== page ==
Sweden's top infectious disease expert said Tuesday that the country has not seen evidence of herd immunity slowing the spread of the coronavirus in the country.
“The issue of herd immunity is difficult,” Anders Tegnell, Sweden's state epidemiologist, said at a news briefing, according to Bloomberg News.
“We see no signs of immunity in the population that are slowing down the infection right now," Tegnell said.
Sweden has seen a resurgence of the virus in recent weeks, with the rate of new infections more than doubling from earlier this year.
The country has recorded roughly a quarter of a million confirmed COVID-19 cases, and about 6,500 deaths from the disease, according to figures compiled by Johns Hopkins University.
Some U.S. officials including Dr. Scott AtlasScott AtlasTrump sought to 'undermine' COVID-19 response, says panel Sunday shows preview: Boosters open to all US adults; House Dems pass spending plan on to Senate Documents reveal new details of Trump political interference in COVID-19 response MORE, a member of President TrumpDonald TrumpKinzinger welcomes baby boy Tennessee lawmaker presents self-defense bill in 'honor' of Kyle Rittenhouse Five things to know about the New York AG's pursuit of Trump MORE's coronavirus task force, have promoted a strategy of herd immunity despite repeated warnings from health experts that such a plan would be insufficient for controlling the spread of the virus or limiting deaths in the U.S.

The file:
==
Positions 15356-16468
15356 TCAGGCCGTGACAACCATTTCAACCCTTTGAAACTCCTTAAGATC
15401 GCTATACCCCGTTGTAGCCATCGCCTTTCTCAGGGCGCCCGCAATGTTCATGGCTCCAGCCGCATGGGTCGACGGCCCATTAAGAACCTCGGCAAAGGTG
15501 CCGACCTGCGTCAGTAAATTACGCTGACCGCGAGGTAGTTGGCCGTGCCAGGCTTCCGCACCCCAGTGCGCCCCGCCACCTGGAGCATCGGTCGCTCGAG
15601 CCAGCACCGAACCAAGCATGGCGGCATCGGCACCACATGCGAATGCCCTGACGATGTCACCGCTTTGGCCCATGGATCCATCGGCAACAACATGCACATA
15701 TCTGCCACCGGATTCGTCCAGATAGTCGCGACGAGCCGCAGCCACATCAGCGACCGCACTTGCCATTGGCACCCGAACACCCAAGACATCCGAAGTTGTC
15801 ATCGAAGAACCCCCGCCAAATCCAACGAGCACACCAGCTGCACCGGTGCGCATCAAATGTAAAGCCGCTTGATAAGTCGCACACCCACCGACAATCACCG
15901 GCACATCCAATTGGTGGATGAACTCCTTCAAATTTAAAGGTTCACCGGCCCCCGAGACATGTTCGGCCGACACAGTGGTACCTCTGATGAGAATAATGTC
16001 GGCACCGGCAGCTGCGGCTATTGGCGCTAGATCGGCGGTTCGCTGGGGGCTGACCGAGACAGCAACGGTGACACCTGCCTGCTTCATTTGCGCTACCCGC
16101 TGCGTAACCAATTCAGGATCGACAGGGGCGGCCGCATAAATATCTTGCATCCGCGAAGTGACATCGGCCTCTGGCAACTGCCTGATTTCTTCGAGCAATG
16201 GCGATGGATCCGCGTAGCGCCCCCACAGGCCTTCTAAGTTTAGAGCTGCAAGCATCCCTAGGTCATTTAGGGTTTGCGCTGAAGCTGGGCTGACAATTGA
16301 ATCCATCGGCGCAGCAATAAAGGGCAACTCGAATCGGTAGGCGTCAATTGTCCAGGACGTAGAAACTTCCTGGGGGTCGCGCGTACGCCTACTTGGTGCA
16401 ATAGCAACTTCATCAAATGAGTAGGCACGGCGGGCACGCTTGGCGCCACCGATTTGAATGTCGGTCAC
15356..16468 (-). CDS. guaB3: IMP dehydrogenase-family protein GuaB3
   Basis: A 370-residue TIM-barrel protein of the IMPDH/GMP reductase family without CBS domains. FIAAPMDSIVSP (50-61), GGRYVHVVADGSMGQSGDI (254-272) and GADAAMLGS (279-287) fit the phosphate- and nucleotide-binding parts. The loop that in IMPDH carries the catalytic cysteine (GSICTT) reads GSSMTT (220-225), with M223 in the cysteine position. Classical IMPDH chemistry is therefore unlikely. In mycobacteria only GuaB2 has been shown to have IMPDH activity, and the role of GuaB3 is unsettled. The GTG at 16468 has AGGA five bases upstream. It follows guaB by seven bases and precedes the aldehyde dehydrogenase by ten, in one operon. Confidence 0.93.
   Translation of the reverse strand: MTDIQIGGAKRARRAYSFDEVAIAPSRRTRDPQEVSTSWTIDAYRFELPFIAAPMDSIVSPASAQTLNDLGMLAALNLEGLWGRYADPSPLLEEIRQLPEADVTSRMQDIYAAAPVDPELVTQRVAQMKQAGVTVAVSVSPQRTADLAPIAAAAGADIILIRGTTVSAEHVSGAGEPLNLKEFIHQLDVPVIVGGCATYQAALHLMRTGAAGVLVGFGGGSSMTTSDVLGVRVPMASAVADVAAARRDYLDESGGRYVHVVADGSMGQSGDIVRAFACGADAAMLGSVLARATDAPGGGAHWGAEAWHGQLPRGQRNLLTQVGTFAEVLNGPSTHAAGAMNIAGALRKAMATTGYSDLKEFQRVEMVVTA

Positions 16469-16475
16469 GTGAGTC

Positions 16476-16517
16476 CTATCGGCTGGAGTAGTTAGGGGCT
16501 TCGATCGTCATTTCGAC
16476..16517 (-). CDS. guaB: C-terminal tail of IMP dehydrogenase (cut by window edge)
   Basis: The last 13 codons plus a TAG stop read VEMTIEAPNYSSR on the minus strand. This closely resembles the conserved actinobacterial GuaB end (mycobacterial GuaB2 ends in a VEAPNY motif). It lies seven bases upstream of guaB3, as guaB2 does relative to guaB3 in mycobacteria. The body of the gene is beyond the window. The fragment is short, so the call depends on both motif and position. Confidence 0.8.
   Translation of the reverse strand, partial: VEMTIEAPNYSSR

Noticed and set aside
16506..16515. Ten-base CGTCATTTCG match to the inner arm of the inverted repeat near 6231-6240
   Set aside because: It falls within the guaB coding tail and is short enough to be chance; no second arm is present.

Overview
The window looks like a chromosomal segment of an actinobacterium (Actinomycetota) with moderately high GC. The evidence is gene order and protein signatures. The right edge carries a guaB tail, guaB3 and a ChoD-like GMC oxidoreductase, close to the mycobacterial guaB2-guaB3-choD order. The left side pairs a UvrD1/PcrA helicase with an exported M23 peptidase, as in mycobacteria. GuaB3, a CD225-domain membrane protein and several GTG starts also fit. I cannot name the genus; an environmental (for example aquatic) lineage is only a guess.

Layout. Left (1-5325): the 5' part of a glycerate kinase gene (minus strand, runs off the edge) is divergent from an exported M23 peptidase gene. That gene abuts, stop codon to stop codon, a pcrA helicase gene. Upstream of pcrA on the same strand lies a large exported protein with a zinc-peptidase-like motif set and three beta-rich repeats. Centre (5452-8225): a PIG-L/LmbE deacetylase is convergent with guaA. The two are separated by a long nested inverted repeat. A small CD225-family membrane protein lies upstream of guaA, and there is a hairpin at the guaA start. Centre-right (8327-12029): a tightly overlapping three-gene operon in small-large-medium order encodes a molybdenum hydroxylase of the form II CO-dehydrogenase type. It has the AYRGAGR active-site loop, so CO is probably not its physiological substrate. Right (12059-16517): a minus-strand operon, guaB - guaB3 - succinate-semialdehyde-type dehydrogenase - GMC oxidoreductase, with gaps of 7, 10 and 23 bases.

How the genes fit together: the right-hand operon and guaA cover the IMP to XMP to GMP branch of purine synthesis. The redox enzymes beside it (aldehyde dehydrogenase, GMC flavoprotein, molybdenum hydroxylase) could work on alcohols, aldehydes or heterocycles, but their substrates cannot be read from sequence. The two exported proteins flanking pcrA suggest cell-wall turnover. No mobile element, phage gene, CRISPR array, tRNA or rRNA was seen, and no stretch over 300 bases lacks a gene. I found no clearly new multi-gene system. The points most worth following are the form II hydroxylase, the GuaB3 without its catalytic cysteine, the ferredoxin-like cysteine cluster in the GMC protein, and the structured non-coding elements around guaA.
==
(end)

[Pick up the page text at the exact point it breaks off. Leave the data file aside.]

Advocates of the idea have pointed to Sweden as an example, citing the country's unwillingness to implement lockdown measures inhibiting public life to stop the virus's spread.
Tegnell has fought back against those views, however, and in an interview last month pushed back against the idea that Sweden had pursued a strategy of herd immunity.
"In common with other countries we’re trying to slow down the spread as much as possible... To imply that we let the disease run free without any measures to try to stop it is not true,” Tegnell told New Statesman.
“I want to make it clear, no, we did not lock down like many other countries, but we definitely had a virtual lockdown,” Tegnell said. “Swedes changed their behavior enormously. We stopped travelling even more than our neighboring countries. The airports had no flights anywhere, the trains were running at a few per cent of normal service, so there were enormous changes in society.”
Bloomberg noted that Swedes have faced more exposure to the coronavirus than residents in other Nordic areas and data published this week showed that every third person tested in Stockholm has tested positive for antibodies.